• Pre-emptive Rights of the Investors to Purchase any Future Stock Issuances on a Priority Basis. The company will want this pre-emptive right to terminate on a public offering and will want the right to exclude employee stock issuances and issuances in connection with acquisitions, employee stock issues, and securities issuances to lenders and equipment lessors.
  • Employment Agreements With Key Founders. Management should anticipate that venture investors will typically not want employment agreements. If they are negotiated, the key issues often are: (1) compensation and benefits; (2) duties of the employee and under what circumstances those duties can be changed; (3) the circumstances under which the employee can be fired; (4) severance payments on termination; (5) the rights of the company to repurchase stock of the terminated employee and at what price; (6) term of employment; and (7) restrictions on post-employment activities and competition.
  • The Proprietary Rights of the Company. If the company has a key product, the investors will want some comfort as to the ownership by the company of the proprietary rights to the product and the company’s ability to protect those rights. Furthermore, the investors will want some comfort that any employees who have left other companies are not bringing confidential or proprietary information of their former employer to the new company. If the product of the company was invented by a particular individual, appropriate assignments to the company will often be required. Investors may require that all employees sign a standard form Confidentiality and Inventions Assignment Agreement.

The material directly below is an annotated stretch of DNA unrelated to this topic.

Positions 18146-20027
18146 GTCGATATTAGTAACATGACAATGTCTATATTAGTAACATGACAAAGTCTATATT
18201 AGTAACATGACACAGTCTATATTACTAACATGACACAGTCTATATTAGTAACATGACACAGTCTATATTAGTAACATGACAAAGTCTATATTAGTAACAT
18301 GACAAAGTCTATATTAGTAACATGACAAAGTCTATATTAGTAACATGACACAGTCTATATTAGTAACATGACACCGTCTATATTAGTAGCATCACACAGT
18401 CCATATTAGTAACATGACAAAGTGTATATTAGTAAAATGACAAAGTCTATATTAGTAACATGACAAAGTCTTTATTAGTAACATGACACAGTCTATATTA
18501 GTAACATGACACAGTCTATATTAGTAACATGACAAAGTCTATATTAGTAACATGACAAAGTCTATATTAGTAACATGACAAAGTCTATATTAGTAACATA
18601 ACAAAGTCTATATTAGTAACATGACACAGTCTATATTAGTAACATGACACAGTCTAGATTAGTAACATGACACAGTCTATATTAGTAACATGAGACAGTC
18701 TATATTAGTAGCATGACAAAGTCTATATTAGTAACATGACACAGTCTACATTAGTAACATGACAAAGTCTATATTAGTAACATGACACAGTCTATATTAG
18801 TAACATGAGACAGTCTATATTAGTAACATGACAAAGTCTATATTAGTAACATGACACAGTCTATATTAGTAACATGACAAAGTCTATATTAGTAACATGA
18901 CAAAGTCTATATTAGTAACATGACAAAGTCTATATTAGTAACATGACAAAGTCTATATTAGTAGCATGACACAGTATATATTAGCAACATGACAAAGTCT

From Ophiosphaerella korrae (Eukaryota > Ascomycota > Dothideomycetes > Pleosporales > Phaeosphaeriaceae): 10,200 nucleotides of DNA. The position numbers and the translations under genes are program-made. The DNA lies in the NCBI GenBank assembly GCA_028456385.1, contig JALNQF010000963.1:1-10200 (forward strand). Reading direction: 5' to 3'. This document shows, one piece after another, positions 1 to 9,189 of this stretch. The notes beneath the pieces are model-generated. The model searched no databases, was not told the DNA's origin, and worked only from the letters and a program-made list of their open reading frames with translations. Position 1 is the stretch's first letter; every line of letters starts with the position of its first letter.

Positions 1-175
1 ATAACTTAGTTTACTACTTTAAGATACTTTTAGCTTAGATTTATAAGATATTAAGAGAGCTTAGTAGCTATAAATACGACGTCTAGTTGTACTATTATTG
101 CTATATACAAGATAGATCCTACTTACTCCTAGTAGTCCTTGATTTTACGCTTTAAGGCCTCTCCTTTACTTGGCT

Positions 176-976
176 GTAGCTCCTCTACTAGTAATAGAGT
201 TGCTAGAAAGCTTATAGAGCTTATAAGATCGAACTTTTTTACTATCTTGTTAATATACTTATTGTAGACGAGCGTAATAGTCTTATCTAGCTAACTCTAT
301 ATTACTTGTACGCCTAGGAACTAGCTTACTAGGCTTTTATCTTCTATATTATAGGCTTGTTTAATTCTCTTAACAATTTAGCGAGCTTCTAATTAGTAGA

• Founders Non-Competes. The investors want to make sure the founders and key employees sign non-competes.
  • Exit Strategy for the Investors. The venture investors will be interested in how they will be able to realize on the value of their investment. In this regard, they will insist on registration rights (both demand and piggyback); rights to participate in any sale of stock by the founders (co-sale rights); and possibly a right to force the company to redeem their stock under certain conditions. The company will need to consider and negotiate these rights to assure that they will not adversely affect any future rounds of financing.